Friday, February 12, 2010

A Challenge

Well, not one, but two of my blogger pals (both of my Stephens) have tagged me on this, so I suppose I should respond. But first - a note about yesterday.

On New Year's Eve, Uncle P slipped in the inch of snow we got here in Southeastern PA (well before the two major storms this week) and did a number on my back. Not long after, I had the infamous Kitchen Disaster of 2010, which only served to exacerbate the problem. Add two more major snowstorms and no time to really heal, and I now have a chronic back issue. Currently, my GP is treating me with meds (a muscle relaxer, an anti-inflammatory and a pain killer). Yesterday (and the day before) were snow days at my day job, so while I had time off, I still had to dig out. By 6:00 PM Eastern time, I was in absolute agony and couldn't imagine sitting for an hour or more to post, so I didn't. I took today off and am feeling a little better, but still not nearly 100%. Add that to discovery that SyFy choose a screenplay entitled Sharktopus (I swear to God) over mine, and I was in no mood to blog last night.

Be that as it may, from Stephen Rader at Are You There Blog? It's Me, Stephen and Stephen in Oregon of Post Apocalyptic Bohemian comes this "challenge":

Name three classic movie moments that have, in some shape or form, made you buy things, do things or think things that perhaps you shouldn't have.

Hmmm... As influential as film has been on my life, I honestly cannot think of anything that any movie has done any of these three things to me. I can however, name at least three films that have influenced me in other ways.

Of course, the movie that made me love movies is a childhood (and adult) favorite, the original 1933 version of King Kong. Watching it every time I could catch it on TV (usually on UHF - a concept totally alien to most modern TV audiences), King Kong taught me that anything was possible in the movies: Giant gorillas could defeat dinosaurs in battle; true love saves the day; exploitation is bad and even animals have feelings. Merian C. Cooper's masterpiece stands the test of time and even 77 years later, it holds up as both a thrilling adventure and an allegorical love story:

It wasn't until I was a bit older, that I discovered the power of Silent Films. And while there are many great ones (Potemkin; Modern Times; The Birth of a Nation), none had as great an influence on me as Fritz Lang's masterpiece, Metropolis. Lang's 1927 Sci-Fi landmark used then state-of-the-art special effects to tell the story of exploited workers under the thumb of an elitist regime of wealthy industrialists using plebeians to carry out their dirty work. Metropolis may well be the first movie that made me understand the plight of the "Common Man," while instilling in me a fascination for in-camera special effects. In the 1980's, composer Georgio Moroder combined known footage with a few "lost" stills to create a more comprehensive version of the film with a modern soundtrack. More recently, additional footage was found in South America, and a "new" version is set for release later this year. Metropolis remains one of the most effective visions of a dystopian nightmare ever committed to celluloid:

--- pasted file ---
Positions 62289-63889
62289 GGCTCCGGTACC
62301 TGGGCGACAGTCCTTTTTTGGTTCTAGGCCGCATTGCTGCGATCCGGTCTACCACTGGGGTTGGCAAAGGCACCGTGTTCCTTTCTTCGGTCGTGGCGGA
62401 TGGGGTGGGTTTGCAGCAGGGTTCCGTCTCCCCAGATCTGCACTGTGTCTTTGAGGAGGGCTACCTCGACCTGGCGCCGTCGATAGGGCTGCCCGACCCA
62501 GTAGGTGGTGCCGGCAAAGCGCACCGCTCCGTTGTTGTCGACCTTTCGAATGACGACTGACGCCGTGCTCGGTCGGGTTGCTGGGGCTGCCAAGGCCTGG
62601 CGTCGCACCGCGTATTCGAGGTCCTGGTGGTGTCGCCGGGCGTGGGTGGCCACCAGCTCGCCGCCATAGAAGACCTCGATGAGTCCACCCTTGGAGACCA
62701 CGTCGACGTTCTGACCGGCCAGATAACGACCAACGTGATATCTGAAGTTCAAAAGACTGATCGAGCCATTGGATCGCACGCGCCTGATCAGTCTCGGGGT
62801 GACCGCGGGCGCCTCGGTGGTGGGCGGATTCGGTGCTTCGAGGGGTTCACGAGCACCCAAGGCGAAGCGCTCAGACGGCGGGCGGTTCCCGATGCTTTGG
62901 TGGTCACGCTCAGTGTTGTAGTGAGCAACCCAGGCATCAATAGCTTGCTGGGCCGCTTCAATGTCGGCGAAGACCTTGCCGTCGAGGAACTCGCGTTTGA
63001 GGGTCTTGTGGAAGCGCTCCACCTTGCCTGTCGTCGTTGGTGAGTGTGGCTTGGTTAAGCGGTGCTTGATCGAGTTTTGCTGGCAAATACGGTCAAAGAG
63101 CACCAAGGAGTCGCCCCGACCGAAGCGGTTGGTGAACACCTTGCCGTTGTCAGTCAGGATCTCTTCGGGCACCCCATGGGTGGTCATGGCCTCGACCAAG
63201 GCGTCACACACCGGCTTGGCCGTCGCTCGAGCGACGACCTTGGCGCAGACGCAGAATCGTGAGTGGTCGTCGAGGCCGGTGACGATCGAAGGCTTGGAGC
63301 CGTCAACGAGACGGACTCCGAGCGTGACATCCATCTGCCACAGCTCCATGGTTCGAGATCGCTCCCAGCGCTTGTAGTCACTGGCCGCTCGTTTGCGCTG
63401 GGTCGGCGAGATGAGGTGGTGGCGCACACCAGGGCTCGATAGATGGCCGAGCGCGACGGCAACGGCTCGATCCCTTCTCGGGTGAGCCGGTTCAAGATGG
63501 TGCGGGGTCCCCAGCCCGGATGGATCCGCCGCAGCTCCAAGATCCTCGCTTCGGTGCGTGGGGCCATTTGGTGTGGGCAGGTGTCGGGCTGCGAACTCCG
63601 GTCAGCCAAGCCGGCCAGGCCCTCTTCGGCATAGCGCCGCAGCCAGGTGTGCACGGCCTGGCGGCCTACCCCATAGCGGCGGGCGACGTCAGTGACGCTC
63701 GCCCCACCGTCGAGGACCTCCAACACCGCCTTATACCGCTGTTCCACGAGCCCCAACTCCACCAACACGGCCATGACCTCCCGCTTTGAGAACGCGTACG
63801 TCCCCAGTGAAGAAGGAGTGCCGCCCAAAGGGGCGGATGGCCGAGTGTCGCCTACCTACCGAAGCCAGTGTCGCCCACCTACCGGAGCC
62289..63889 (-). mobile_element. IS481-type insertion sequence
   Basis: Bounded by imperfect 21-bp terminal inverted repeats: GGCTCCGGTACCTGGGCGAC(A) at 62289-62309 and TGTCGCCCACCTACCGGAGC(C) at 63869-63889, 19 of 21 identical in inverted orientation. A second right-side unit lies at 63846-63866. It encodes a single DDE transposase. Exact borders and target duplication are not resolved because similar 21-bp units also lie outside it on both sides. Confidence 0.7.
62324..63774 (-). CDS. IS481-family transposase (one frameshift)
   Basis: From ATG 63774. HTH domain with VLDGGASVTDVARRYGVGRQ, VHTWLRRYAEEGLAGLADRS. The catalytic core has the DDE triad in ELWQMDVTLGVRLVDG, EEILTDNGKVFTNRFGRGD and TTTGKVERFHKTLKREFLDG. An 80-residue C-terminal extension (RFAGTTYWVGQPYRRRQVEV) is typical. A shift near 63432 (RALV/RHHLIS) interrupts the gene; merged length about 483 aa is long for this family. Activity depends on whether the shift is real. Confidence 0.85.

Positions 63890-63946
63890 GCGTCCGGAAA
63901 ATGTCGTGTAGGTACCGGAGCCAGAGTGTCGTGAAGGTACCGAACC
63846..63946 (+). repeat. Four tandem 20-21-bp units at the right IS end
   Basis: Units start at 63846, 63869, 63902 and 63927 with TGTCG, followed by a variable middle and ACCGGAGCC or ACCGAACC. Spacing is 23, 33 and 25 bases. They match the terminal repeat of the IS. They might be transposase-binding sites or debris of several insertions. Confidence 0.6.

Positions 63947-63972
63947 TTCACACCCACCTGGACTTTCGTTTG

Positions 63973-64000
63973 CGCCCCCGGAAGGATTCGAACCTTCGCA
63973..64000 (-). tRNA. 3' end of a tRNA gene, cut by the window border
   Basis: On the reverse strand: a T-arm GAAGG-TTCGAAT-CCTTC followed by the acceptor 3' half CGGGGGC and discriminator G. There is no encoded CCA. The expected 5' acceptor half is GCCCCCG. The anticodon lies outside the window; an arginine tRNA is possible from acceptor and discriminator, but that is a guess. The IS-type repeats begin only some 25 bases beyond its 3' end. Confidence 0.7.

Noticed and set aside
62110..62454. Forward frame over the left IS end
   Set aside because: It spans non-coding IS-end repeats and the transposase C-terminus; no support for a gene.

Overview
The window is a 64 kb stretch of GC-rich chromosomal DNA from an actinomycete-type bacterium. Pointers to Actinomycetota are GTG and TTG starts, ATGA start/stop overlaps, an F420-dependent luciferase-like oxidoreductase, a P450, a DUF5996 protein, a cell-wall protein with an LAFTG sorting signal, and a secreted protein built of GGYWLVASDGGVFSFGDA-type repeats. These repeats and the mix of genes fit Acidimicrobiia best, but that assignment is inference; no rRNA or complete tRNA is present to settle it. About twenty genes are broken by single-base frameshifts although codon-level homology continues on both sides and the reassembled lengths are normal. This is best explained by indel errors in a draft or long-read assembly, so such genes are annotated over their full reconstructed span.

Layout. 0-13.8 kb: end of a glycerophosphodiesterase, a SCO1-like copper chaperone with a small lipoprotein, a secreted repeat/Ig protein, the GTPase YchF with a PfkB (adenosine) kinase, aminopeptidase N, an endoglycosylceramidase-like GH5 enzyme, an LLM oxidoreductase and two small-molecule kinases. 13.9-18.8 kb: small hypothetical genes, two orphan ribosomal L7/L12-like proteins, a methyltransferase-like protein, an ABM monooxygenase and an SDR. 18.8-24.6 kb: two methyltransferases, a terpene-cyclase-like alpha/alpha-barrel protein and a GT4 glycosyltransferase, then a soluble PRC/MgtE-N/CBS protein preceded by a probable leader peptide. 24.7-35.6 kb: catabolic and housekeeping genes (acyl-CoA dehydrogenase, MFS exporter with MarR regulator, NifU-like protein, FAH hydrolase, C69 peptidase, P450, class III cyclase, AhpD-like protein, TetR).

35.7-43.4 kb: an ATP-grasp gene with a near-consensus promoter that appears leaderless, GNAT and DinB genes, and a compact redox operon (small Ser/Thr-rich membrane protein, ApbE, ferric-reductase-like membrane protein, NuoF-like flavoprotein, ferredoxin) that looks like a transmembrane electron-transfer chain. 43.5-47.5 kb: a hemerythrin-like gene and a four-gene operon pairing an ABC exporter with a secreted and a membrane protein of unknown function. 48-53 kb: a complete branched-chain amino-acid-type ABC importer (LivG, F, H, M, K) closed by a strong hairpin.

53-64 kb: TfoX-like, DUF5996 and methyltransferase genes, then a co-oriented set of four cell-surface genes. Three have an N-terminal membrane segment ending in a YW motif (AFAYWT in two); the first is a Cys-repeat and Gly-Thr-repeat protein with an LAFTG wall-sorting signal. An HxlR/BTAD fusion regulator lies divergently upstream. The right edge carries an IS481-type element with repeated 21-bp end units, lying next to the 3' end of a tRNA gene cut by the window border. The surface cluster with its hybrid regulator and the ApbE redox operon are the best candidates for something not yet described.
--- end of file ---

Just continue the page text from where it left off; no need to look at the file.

Finally, a movie I didn't actually see all of until I was in my 20's, Singin' in the Rain may well be the best movie musical ever made. Starring a very young Debbie Reynolds, Donald O'Conner and the amazingly athletic dancer Gene Kelly, Singin' in the Rain is the movie that made me fall in lve with movies all over again. Not only does it tell the story of technology changing the industry (something we are seeing now with the overrated Avatar), its also a very human story about actors and what they have to go through to make it in the most competitive industry in the world. Seeing it all the way through for the first time was an almost revelatory experience.

I could probably go on and on about the movies that have influenced my take on the world (such a list would probably take forever), but these are the first three I could come up with that had a major influence on not only how I view film, but the world, itself. And of course, it doesn't include my favorite movie of all time, the Howard Hawkes masterpiece Bringing Up Baby, an underrated (at the time) comic gem that should make every screenwriter take notice:

So, while I can't imagine any movie that made me do, buy or think something I shouldn't have; I can certainly imagine hundreds (or perhaps even thousands) of movies of that influenced my love of the medium.

More, anon.

PS - This list does not include any of Peter Bogdanovich's comedies from the 70's, which I will expound upon, anon.



Stephen said...

Thanks for doing the challange...
I am so sorry that you are suffering & I am sending you all my warmth, white light & best wishes.

I was acquaintances with Fay Wray in the early 1970s. Remind me to tell you about it... or maybe I will do a future post.

& fuck SyFy!

Stephen R. said...

I need to talk to my mother, because after reading this, I'm SURE that we are long, lost twins!!! The more I learn about you, the more I love!!!

SINGING IN THE RAIN!!! BRINGING UP BABY!!! Two of the funniest movies ever.

"I gave an exclusive interview to every newspaper in town." - - Classic!!!

antonbrand said...

You using my drill sergeant picture without permission. Please take it down or give me credit: Anton Brand

Thank you

Prospero said...

Anton, since the photo is stamped "Stock Photos," that means its in Public Domain. I have published your comment, however.